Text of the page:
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    Wed Jan 31, 2007 9:29 pm  
    Re: Cuthbert, Not As Old As You Think

    smillan_31 wrote:
    "This weapon is said to be that actually used by the Venerable Saint Cuthbert of the Cudgel when he demonstrated the folly of error to the unbeliever. Over THE DECADES SINCE THEN, holy relics of the Saint himself have been encased within the Mace to give this arm of lawful good a +5 bonus for both hitting and damage as well as disruption effects. "
    Hmmm. Holy relics of the saint have been ENCASED in the Mace? That part grabs me. One meaning of relic is, "a part of the body of a saint, martyr, or other sacred person preserved as worthy of veneration." The mace then becomes a Reliquary in addtion to a weapon. The Mace is essentially a mobile shrine to the Saint. Just a thought.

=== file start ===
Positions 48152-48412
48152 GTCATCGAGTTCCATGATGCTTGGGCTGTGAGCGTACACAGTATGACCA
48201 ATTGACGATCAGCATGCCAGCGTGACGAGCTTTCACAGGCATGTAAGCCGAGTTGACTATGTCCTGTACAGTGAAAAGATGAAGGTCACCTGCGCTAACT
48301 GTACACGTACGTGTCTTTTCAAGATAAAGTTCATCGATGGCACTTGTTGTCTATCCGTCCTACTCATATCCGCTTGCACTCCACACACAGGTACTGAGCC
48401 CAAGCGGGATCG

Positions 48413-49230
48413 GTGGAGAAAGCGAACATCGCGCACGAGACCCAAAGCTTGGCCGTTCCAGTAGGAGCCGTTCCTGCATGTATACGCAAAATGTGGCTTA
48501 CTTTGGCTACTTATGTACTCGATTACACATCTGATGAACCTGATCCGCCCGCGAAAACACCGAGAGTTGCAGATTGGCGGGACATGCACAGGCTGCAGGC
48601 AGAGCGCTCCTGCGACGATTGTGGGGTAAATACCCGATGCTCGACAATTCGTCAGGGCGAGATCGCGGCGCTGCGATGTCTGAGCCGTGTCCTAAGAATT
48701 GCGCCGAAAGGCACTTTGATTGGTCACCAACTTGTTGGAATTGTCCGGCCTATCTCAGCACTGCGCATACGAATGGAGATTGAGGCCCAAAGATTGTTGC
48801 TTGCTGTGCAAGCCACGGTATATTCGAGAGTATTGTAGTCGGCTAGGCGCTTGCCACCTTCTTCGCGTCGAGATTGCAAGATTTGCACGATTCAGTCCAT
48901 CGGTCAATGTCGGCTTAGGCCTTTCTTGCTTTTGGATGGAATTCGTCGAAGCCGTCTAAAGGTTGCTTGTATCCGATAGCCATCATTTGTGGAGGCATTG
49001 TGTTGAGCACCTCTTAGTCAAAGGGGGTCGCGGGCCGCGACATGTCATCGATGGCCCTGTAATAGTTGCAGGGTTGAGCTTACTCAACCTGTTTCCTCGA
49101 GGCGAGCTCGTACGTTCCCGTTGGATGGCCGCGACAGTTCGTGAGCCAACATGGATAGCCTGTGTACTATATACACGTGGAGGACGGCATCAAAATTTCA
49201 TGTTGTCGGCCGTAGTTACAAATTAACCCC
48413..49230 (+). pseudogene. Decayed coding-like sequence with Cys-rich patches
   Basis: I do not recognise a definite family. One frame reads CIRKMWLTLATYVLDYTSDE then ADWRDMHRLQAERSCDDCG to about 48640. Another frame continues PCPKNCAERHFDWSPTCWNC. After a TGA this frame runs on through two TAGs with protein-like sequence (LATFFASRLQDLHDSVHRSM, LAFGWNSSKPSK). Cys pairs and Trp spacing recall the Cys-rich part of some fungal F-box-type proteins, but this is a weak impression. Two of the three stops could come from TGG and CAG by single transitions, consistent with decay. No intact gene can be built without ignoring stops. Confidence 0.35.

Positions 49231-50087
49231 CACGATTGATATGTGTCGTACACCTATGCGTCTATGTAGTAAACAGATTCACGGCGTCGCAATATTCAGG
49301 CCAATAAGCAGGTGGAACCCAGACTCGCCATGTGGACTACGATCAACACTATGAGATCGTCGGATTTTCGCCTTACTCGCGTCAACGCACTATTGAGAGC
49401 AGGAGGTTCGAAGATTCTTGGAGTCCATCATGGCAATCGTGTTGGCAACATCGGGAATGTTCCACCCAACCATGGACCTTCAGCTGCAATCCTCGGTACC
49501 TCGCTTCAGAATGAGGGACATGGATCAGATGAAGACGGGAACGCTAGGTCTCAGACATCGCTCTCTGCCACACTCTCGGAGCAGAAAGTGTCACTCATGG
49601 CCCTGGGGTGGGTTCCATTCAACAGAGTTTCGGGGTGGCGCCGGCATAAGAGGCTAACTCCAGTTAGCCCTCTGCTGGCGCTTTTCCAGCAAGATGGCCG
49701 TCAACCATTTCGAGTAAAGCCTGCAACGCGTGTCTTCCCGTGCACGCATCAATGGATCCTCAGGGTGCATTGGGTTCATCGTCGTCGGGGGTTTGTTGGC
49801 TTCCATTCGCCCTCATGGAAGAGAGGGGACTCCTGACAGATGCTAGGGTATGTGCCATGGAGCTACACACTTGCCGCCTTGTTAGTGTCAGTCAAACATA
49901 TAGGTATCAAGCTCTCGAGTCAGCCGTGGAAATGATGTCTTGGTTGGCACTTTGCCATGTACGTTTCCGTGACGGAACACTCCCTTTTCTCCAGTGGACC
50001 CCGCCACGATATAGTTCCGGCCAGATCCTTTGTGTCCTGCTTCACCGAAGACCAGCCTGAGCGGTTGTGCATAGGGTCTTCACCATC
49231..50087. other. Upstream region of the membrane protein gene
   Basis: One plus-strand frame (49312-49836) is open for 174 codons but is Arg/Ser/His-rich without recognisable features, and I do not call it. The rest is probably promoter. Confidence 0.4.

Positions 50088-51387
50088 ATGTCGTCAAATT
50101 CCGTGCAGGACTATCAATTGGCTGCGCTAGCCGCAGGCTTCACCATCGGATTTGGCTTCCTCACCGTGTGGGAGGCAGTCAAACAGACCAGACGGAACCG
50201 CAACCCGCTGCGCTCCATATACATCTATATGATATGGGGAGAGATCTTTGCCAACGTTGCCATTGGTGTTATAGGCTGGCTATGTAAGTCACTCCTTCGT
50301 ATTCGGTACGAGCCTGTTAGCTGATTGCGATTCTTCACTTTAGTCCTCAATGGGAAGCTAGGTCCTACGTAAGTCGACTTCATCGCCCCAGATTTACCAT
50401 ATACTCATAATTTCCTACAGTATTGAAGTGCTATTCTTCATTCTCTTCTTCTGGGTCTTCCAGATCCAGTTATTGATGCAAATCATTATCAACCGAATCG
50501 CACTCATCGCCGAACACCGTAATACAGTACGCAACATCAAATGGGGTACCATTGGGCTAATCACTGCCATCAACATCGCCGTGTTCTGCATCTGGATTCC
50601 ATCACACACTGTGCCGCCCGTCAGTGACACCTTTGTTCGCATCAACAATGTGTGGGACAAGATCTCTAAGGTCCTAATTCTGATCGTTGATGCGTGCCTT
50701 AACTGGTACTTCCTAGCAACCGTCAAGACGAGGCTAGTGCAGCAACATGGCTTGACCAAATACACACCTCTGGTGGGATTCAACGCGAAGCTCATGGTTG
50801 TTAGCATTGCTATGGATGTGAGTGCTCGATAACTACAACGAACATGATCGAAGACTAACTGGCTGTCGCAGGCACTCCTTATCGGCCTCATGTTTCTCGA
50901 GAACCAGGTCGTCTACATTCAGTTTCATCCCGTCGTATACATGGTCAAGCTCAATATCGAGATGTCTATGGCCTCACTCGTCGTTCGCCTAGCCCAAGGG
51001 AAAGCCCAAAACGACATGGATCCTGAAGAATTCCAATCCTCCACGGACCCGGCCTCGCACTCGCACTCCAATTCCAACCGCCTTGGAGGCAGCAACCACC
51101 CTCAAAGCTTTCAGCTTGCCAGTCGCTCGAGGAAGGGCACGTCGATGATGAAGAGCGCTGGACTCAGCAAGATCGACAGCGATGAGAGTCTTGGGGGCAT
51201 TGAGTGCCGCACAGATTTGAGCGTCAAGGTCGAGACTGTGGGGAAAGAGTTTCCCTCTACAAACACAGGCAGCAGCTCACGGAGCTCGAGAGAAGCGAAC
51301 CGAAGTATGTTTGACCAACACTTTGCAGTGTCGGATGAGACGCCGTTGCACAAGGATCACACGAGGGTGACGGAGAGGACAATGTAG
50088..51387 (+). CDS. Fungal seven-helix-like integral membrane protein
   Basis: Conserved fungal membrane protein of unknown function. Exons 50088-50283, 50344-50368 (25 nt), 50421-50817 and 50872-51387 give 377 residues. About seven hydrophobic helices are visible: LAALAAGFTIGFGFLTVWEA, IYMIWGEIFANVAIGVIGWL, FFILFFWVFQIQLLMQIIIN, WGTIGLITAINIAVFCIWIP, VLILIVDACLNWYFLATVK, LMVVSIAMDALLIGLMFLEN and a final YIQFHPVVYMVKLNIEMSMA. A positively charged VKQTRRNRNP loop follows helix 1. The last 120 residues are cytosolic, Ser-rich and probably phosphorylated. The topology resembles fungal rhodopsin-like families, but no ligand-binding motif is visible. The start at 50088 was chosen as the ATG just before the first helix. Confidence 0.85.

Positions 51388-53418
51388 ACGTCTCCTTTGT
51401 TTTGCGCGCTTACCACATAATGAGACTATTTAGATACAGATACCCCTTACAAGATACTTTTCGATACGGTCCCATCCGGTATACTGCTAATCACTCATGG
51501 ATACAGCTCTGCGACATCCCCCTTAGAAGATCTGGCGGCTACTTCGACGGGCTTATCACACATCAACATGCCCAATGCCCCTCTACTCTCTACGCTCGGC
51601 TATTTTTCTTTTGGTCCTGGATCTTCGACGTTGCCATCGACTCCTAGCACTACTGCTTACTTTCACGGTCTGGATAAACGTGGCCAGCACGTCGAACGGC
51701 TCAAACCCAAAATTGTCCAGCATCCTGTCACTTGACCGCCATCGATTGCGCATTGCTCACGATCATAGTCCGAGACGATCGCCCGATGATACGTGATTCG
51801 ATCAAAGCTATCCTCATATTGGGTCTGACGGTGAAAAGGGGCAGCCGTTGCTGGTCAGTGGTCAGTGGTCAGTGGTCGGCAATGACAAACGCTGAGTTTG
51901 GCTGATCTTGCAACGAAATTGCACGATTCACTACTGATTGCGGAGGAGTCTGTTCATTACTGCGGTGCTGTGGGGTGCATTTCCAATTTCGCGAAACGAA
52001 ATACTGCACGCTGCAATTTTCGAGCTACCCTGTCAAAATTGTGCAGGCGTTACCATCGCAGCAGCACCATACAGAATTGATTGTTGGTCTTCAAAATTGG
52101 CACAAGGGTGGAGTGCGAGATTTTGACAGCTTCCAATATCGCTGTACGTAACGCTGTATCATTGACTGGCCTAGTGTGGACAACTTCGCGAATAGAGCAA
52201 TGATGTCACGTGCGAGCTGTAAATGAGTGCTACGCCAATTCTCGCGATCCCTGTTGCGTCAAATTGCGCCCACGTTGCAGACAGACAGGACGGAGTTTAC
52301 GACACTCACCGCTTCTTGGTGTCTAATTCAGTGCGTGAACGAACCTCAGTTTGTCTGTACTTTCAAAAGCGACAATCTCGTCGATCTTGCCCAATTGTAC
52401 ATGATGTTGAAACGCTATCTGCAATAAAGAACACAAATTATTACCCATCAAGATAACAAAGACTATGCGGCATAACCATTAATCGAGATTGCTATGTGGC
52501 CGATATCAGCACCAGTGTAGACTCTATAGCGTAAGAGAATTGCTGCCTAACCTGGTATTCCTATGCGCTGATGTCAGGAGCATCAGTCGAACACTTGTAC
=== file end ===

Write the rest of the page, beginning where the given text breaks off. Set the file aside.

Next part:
GreySage

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    Wed Jan 31, 2007 10:18 pm  

    Dragon Magazine #100 (which is of dubious canonical status) implies that St. Cuthbert "rose to his exalted station" maybe a few decades or so less than 640 years ago (pages 46 and 54). What "his exalted station" is isn't clear - it could be divinity, but it could also have been the year he rose to the status of a lesser god, or perhaps it's when he became canonized as a living saint. It's conceivable, even accepting this account, that he lived as a non-divine being for many centuries after that. He could have spent most of his existence as a quasi-deity, perhaps until he helped imprison Iuz. Or he could have been a god centuries before.

    Also, if we accept generic 3e material, there's this:

    "For humans, relatively recent historical events function as myths and legends. Human children might quiver at the story of St. Cuthbert and the dragon, for example, and pass it to their offspring in turn... Some older dragons have firsthand knowledge of St. Cuthbert's battle against the dragon." - Races of Destiny, page 20.

    That would fit fairly well with the 640 years figure, but 199 years would seem a little short if only older dragons remember St. Cuthbert's battle.